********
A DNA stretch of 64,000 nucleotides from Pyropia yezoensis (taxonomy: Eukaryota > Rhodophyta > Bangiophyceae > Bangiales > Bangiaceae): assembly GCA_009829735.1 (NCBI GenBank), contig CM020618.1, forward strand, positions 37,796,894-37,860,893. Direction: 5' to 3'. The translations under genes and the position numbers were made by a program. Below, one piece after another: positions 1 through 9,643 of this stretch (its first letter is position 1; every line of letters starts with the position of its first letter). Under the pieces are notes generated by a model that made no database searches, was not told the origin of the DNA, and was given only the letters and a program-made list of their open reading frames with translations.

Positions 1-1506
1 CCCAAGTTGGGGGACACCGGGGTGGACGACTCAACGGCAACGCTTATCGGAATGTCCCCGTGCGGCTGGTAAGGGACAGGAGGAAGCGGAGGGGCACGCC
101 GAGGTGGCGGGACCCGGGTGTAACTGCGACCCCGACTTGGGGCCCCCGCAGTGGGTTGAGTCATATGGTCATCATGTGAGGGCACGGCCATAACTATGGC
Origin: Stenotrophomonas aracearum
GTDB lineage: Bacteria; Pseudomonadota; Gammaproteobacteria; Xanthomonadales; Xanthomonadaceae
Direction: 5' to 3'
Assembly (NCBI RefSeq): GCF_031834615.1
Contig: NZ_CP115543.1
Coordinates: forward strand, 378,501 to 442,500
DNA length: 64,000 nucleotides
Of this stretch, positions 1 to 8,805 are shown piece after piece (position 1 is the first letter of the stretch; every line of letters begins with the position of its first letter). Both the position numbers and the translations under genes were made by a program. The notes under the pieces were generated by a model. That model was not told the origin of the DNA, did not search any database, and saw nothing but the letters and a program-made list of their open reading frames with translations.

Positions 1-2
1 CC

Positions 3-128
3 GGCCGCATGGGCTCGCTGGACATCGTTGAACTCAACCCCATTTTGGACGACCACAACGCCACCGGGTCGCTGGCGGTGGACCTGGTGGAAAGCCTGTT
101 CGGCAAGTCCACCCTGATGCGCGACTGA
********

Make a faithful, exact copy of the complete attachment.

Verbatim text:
A DNA stretch of 64,000 nucleotides from Pyropia yezoensis (taxonomy: Eukaryota > Rhodophyta > Bangiophyceae > Bangiales > Bangiaceae): assembly GCA_009829735.1 (NCBI GenBank), contig CM020618.1, forward strand, positions 37,796,894-37,860,893. Direction: 5' to 3'. The translations under genes and the position numbers were made by a program. Below, one piece after another: positions 1 through 9,643 of this stretch (its first letter is position 1; every line of letters starts with the position of its first letter). Under the pieces are notes generated by a model that made no database searches, was not told the origin of the DNA, and was given only the letters and a program-made list of their open reading frames with translations.

Positions 1-1506
1 CCCAAGTTGGGGGACACCGGGGTGGACGACTCAACGGCAACGCTTATCGGAATGTCCCCGTGCGGCTGGTAAGGGACAGGAGGAAGCGGAGGGGCACGCC
101 GAGGTGGCGGGACCCGGGTGTAACTGCGACCCCGACTTGGGGCCCCCGCAGTGGGTTGAGTCATATGGTCATCATGTGAGGGCACGGCCATAACTATGGC
Origin: Stenotrophomonas aracearum
GTDB lineage: Bacteria; Pseudomonadota; Gammaproteobacteria; Xanthomonadales; Xanthomonadaceae
Direction: 5' to 3'
Assembly (NCBI RefSeq): GCF_031834615.1
Contig: NZ_CP115543.1
Coordinates: forward strand, 378,501 to 442,500
DNA length: 64,000 nucleotides
Of this stretch, positions 1 to 8,805 are shown piece after piece (position 1 is the first letter of the stretch; every line of letters begins with the position of its first letter). Both the position numbers and the translations under genes were made by a program. The notes under the pieces were generated by a model. That model was not told the origin of the DNA, did not search any database, and saw nothing but the letters and a program-made list of their open reading frames with translations.

Positions 1-2
1 CC

Positions 3-128
3 GGCCGCATGGGCTCGCTGGACATCGTTGAACTCAACCCCATTTTGGACGACCACAACGCCACCGGGTCGCTGGCGGTGGACCTGGTGGAAAGCCTGTT
101 CGGCAAGTCCACCCTGATGCGCGACTGA